On Ps and Qs.

It’s always a bit of a shock to find out that you have a linguistic tic.

During the years you spent teaching English as a foreign language it got to the point where you could predict the average language learning ability of any given group by how quickly they asked you what ‘splendid’ meant. Within the first few lessons and they would be quick on the uptake. The first month was more average. If you had been teaching them for half a year before anyone enquired, well, you would already know that they were heavy going. If they never asked, they were either beyond hope, or so good that they had figured it out and were using it fluently without needing to bother you.

And yet you were never once conscious of using the phrase, let alone so plentifully that nearly every student you have ever had has commented on it.

Likewise it was disconcerting when just before Christmas the Star suddenly started using polite phrases without any previous prompting from you. ‘Fank oo’, Mama’ he says earnestly when you fetch him some water. ‘No, fanks’ when you ask him his he wants some more apple, although he occasionally gets it wrong and uses it when you were actually asking a rhetorical question such as ‘I think it’s time for your bath now, don’t you?’. ‘Peeeeeees’ is particularly well targeted though; it is much in evidence when he wants something he thinks you will be reluctant to supply. Like TV.

But aside from the fact that he only does this in English, it’s his use of ‘sorry’ that confirms he has picked all this up from you. B finds the British habit of sprinkling ‘sorry’ around at every possible opportunity hypocritical. His insistence that it should only be used when one actually is sorry would account for the fact that he almost never says it. This often this gets him into trouble. Frequently not only with you.

Of course, the Russians are also less liberal when chucking around the ‘pleases’ and ‘thank yous’. You, on the other hand, are incapable of completing any transaction without them. People in Russia found it charming the first few weeks, but when you were still asking for your bread in the bakery with the equivalent of ‘oh, could you please, if it isn’t the most awful trouble, possibly see your way towards giving me a loaf of bread, if you would be so kind’ after six months, well, it was clearly getting a bit old.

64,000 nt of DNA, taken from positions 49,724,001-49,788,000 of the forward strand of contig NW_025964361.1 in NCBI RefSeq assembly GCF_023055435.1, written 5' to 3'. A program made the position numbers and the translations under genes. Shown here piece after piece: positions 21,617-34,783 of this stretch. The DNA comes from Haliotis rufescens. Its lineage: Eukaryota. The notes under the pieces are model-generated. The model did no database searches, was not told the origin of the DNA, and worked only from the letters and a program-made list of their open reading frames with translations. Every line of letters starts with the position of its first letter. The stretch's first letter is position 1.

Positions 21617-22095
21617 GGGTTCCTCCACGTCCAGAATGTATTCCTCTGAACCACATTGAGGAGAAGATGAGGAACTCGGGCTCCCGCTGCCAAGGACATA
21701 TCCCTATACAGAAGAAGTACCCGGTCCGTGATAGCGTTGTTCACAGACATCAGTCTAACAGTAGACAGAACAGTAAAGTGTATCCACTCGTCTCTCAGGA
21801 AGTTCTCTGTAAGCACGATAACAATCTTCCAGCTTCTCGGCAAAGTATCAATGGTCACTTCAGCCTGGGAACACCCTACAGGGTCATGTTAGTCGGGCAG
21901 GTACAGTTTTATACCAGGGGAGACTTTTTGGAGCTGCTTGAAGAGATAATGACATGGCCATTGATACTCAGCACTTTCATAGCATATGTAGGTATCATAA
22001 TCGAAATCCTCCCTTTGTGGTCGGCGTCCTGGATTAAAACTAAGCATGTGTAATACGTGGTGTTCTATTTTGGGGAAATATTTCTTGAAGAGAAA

The English over-excited intonation didn’t help either.

Anyway, the Star has the British ‘sorry’ down pat. ‘Sowy’ he said cheerfully,when you yelped as he swung one of your pictures energetically back and forth this evening. ‘Sowy.’

And then he did it again.

Interestingly, all these words suddenly entered his vocabulary in one morning. You find the idea that some neural pathway was suddenly formed to where he’d got these phrases stored all together in a sub-section of the part of the brain marked ‘social interaction, the lubrication of’ quite intriguing.

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7 comments

  1. I love these reminders that our darling toddlers’ brains are constantly storing up what they hear and they’ll spit it back at us when we least expect it! It’s interesting that your Star uses the niceties so comfortably in English but not Russian yet. Must indeed be cultural!

    1. Actually, it is so cultural that I have been inspired to update the post. Thanks for the prod!

      The Star is at the really interesting phase now where he really is starting to get the communication thing. It _is_ fun!

  2. :-) Reminds me of my EFL days – but my word was ‘brilliant’ and I was exactly the same in Italy with far too many grazie’s and per favore’s! And yes, turns of phrase will come back to haunt you from the mouths of babes…

  3. Gracie has been saying “ta’oo” for about a year now, but would rather not get something than use any variation of “please”. Except for “yay” in answer to the question, “Do you want *fill-in-the-blank*?” (at least, when the answer isn’t “No *fill-in-the-blank*!”

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